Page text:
Beats Antique just kicked off it’s spring tour of A Thousand Faces, Act II. Included on the tour are new destinations, including my hometown Spokane, Washington.
I have been a huge fan of Beats Antique since their first album was launched. While I perform classical bellyance far more often than tribal fusion as a soloist, my fusion performances are almost exclusively backed by Beats Antique tracks, despite my efforts to branch out. Many of the mellow, less dance-able tracks back my day to day listening selections. Despite my fandom, until last night, I have never had the opportunity to see them live.
When the show began and David Satori and Sidecar Tommy entered the stage, the excitement was palpable. The roar of the crowd was deafening, so much so I could not even hear my own screeching. The show began with a pulsating rhythm, accompanied by dazzling projections, and warm, driving stage presence from David and Tommy. Zoe made a grand entrance halfway through the first song with an exciting Odissi influenced piece with dramatic balances and detailed facial expressions.
The group as a whole has created a versatile, multi-faceted concert experience. The music pulls on luscious influences both modern and ancient, from cultures across the world. The musicians are incredibly talented, with David pulling out many instruments from horns to violin. Tommy is vastly talented on the drums, beating out an incredible variety of rhythms. One of my favorite numbers was a dramatic call and response duel between Tommy and David. The projections featured fun video game and comic book inspired battles.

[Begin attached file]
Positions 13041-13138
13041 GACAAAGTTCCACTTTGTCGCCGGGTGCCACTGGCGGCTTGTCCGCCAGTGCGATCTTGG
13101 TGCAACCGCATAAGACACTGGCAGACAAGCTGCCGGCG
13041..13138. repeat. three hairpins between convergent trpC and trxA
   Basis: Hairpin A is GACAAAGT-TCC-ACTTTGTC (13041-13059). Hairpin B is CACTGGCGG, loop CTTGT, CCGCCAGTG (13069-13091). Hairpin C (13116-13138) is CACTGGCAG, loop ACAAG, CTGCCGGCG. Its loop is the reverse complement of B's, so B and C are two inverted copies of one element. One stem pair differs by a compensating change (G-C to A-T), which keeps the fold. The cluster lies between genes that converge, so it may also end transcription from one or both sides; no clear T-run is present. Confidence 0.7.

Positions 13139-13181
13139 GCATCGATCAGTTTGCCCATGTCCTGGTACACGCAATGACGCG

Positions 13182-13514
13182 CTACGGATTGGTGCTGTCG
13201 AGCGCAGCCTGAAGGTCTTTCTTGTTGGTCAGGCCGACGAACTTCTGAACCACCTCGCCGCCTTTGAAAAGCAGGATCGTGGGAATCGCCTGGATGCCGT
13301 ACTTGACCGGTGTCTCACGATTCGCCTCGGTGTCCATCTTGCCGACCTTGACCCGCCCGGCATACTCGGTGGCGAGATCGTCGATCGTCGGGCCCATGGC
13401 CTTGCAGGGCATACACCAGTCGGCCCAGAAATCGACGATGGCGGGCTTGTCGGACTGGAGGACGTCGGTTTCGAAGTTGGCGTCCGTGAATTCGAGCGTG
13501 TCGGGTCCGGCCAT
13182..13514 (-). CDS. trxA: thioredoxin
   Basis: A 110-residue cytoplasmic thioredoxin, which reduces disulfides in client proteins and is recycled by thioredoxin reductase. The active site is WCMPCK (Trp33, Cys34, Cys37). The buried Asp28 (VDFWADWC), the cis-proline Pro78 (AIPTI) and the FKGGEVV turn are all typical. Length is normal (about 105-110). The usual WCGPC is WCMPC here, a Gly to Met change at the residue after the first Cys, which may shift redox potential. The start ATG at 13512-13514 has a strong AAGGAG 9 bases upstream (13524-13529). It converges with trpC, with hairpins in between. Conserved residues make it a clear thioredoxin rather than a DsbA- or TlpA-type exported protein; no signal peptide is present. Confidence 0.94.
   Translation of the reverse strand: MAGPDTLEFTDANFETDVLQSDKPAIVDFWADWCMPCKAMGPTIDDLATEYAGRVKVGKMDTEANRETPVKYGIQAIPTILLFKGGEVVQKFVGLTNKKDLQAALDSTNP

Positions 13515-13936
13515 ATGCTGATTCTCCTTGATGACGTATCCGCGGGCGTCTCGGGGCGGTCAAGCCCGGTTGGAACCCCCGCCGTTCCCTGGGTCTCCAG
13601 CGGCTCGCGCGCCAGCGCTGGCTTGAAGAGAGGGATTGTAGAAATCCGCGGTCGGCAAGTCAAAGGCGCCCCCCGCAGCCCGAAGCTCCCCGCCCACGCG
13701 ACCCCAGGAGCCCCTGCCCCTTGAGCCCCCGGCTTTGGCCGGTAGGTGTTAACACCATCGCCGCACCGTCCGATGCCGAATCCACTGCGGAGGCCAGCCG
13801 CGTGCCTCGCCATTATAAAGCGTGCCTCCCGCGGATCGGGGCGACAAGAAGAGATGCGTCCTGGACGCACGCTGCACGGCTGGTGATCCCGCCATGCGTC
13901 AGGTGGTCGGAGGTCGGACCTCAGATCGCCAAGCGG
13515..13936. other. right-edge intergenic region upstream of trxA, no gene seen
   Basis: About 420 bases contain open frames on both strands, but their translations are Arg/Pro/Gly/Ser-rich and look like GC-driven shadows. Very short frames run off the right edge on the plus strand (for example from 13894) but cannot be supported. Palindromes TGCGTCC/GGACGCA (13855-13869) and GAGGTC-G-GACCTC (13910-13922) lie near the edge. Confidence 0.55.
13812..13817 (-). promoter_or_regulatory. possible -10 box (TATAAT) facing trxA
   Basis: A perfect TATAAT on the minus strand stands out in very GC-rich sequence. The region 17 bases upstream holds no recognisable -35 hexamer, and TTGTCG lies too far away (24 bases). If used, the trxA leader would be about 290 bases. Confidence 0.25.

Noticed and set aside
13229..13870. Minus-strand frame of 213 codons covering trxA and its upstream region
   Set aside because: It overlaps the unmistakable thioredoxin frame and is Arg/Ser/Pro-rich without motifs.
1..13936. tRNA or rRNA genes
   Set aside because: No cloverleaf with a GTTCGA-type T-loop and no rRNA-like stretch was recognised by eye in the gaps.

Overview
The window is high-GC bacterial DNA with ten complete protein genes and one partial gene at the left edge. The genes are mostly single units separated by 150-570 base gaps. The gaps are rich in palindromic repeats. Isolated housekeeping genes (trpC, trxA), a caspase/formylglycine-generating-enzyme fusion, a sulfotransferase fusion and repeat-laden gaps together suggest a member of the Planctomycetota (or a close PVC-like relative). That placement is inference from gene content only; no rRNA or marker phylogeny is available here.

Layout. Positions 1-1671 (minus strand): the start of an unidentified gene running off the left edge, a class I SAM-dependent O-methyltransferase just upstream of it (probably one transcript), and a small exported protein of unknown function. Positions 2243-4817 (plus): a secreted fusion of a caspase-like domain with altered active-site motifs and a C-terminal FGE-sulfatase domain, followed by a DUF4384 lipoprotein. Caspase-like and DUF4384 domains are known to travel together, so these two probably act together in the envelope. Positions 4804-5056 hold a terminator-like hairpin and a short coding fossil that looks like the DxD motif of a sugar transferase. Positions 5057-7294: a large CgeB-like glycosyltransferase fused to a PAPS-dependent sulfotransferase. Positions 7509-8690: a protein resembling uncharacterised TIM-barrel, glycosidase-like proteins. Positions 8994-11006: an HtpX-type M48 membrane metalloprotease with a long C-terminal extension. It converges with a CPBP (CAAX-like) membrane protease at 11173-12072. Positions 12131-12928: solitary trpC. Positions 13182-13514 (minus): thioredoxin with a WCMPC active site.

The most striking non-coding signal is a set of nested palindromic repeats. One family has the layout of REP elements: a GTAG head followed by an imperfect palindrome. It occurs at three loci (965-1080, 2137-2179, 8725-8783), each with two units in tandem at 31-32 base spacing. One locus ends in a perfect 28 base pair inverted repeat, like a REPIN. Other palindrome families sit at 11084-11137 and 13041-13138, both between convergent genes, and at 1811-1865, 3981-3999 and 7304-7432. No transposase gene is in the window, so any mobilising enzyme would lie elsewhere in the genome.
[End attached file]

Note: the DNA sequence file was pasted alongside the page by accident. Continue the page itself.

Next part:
Zoe had a vast repertoire, featuring temple dance, tribal bellydance, burlesque, modern dance and general frolic. Some acts featured Zoe and David acting out mini plays with paper mache animal heads. In perhaps my favorite moment from Satori, he dons a mask and assumes the role of protagonist to the dainty folkloric character portrayed by Zoe, who she playfully fends off.
Some of her characters she brings to life on stage were uplifting, some tragic, some powerful. I do not want to give away the surprises of the concert, but the use of props, staging, lighting and characterization was mind-blowing.
For viewers who have long kept up with the show and Zoe, understand this show gives an unexpected look at Zoe’s repertoire. In the past, she has mostly focused on tribal fusion and bellydance influence. Zoe as an artist has been inspired by other influences and is exploring them. Some lamented that she did not perform more tribal dance, in fact the show has hardly any Middle Eastern derived influence at this point. Instead the show draws more on Indian dance, circus influence, modern and theatrical styles. I say, always enter a show or any creative work with an open mind. That is the point of art, after all.
The negatives are minor points, and vastly isolated I believe. One of the featured opening acts was not present – whether due to mechanical failure, flight delay, illness, we don’t know. This unfortunately left the show delayed by one hour with no entertainment, after the doors opened a half hour late. I understand how shows run, you never know what to expect. I am sure that such an occurrence won’t happen again. Such is the downfall of any live entertainment, though! In the end, no one seemed to mind, everyone drank and danced until the show began.
The bottom line is that this concert appeals to an incredibly wide variety of patrons. At our relatively small-town show we spotted everyone from ravers, hippies, steampunkers, rennies, bellydancers, concert junkies, and so many more. The show also drew a wide variety of ages, from under 18 to over 55. The show is truly a multi-sensory experience, and sure to provide something for everyone.